INDIANAPOLIS, Ind. – One of Attorney General Curtis Hill’s accusers is speaking out two days after prosecutors opted not to file criminal charges against him following sexual misconduct allegations by four women. Those allegations stem from the women's claims that Hill groped them during a party at an Indianapolis bar in March 2018.
State Representative Mara Candelaria Reardon, one of Hill's accusers, reacted to the investigation into Hill, but also spoke about what she sees as her role in keeping women and men safe in workplaces all across Indiana.
“I thought it was a pretty thorough investigation,” said Reardon, despite still seeing some fault in how certain parts were handled; in particular, how investigators interviewed Hill. Reardon believes Hill received special treatment.
Hill was allowed to videotape his responses to questions administered by his attorney, which were given to them by Special Prosecutor Dan Sigler.
“I wasn’t given the option of a videotape, with several takes, or however many takes I needed,” said Reardon. “I was videotaped giving my statements to police in real time.”
Sigler said Tuesday that Hill was given no special treatment.
“[Hill] is still a man who committed a sexual battery,” said Reardon, “he should be treated like any other.”
Sigler disagreed, deciding not to file criminal charges as he believed Hill’s intent wasn’t provable in court, despite saying he believed Hill’s accusers.
Reardon and those three other women now plan to file a civil suit against Hill.
“I feel like a weight has been lifted from our shoulders,” said Reardon, “when you see the contents of the report and you see the validation.”
Validation she says will still benefit the public, even though there won’t be a criminal case.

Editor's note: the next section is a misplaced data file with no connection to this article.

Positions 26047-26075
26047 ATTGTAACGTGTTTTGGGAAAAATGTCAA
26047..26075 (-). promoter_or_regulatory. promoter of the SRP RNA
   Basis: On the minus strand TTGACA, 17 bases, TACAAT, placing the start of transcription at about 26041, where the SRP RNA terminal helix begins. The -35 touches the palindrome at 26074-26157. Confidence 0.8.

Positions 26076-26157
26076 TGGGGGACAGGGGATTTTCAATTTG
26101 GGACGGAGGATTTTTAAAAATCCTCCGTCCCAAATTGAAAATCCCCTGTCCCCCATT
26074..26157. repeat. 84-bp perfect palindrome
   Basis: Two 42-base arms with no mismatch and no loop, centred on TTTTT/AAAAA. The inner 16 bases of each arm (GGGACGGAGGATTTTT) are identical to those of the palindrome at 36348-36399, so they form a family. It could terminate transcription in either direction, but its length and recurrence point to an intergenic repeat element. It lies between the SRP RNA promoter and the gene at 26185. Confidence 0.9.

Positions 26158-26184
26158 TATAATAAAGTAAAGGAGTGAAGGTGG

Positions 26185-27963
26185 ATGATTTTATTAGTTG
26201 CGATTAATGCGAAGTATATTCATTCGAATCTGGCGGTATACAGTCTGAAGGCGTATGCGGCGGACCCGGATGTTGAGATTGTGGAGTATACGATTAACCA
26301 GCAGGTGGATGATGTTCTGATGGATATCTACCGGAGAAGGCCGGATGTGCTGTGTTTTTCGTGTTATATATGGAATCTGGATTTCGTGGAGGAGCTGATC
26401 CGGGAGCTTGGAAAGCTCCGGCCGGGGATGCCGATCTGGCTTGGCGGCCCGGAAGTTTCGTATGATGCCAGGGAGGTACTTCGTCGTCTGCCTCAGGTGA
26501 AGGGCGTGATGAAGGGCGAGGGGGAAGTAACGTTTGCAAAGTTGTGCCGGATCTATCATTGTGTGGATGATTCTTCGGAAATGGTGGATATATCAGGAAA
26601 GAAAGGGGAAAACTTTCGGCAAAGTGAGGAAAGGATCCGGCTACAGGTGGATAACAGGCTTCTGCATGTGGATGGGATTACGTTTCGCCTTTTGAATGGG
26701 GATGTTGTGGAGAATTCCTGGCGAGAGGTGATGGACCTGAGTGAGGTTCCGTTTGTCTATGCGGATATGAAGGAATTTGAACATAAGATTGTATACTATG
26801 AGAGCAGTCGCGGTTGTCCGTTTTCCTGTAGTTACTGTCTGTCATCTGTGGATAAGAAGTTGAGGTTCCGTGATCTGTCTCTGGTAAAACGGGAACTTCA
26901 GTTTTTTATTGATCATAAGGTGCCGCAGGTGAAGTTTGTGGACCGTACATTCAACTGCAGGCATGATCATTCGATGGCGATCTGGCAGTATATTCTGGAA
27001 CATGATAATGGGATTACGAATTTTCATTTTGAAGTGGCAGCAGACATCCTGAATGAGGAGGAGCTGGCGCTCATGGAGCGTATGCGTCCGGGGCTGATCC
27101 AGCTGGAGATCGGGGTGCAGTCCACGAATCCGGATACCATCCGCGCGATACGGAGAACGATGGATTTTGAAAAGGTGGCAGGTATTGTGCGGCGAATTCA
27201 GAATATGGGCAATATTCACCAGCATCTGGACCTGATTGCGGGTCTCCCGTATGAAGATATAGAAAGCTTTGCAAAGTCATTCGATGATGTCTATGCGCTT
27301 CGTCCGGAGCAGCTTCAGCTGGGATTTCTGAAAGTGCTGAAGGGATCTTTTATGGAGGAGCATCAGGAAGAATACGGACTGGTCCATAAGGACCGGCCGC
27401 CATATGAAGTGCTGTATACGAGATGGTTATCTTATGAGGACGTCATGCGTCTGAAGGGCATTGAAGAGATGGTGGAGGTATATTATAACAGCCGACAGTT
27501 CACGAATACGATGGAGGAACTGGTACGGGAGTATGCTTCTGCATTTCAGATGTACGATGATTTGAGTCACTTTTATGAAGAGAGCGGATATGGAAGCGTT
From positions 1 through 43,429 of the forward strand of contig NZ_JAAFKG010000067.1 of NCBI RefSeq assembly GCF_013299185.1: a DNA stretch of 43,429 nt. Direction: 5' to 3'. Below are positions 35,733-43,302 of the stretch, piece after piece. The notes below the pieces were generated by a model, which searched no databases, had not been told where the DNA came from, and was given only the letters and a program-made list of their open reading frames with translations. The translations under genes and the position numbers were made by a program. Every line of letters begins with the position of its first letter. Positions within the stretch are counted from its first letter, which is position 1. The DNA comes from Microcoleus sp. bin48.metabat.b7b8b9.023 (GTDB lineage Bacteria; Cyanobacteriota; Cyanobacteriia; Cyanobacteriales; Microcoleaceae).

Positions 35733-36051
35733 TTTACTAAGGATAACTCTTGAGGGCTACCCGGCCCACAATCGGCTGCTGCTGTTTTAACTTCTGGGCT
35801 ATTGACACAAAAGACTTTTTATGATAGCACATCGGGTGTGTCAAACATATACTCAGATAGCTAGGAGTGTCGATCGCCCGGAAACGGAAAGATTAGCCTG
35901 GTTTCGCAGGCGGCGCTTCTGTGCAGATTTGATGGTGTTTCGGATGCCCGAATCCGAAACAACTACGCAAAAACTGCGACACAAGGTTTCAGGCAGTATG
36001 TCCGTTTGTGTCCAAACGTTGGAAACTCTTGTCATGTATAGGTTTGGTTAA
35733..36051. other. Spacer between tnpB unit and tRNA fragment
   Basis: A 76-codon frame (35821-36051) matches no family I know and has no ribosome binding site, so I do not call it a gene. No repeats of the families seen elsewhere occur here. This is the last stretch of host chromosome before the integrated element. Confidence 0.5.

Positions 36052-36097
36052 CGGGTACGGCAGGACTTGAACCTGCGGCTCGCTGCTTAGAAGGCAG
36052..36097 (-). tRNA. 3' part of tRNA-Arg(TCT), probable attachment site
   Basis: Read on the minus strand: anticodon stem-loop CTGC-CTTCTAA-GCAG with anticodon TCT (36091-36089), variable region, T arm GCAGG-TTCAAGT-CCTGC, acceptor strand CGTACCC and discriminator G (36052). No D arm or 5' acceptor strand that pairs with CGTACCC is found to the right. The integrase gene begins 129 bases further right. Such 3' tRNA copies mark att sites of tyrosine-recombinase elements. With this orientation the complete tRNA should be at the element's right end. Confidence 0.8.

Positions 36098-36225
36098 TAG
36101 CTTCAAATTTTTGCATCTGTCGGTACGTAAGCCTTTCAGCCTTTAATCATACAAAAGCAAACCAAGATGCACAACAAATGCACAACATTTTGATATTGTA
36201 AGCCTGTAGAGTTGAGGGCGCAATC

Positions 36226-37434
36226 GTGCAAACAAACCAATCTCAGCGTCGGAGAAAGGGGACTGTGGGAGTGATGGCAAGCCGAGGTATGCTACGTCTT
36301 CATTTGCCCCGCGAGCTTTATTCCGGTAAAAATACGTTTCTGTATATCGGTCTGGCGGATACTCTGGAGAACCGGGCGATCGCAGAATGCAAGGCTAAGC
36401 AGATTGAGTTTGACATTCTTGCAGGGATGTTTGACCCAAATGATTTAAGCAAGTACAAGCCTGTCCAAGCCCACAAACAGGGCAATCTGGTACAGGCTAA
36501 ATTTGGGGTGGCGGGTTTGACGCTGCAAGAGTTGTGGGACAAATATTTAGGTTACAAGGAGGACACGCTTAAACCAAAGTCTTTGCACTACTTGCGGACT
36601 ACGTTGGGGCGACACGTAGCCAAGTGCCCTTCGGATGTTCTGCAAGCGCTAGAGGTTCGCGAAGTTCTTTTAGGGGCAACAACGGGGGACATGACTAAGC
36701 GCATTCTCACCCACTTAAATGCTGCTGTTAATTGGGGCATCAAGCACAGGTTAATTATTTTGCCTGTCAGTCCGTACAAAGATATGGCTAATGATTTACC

“I think it’s a step forward.” said Reardon. “Any time that you shine a light on predator, they lose their power.”
Hill vehemently denies all allegations. However, according to the special prosecutor’s report, Hill did not deny touching the women that night, but said he intended no disrespect.
“I didn’t intend ever to be the poster child for sexual harassment but I think that when you’re in a position of leadership, you have a responsibility to speak up,” said Reardon.
And because of that, she may now be looked to as the de facto leader in the general assembly’s effort to create a new sexual harassment policy for state lawmakers.
“I would carry that torch proudly,” said Reardon, “I think that this is such an important issue.”
It’s also an issue she says goes well beyond the Statehouse walls.
“What we’re hoping to accomplish is having safer workplaces across Indiana through our actions,” said Reardon.
She also said an apology from Hill would be a step forward.
CBS4 reached out to the attorney general’s office with a list of questions for Hill to respond to, and we were passed off to his personal attorneys. They have not responded to our request for comment.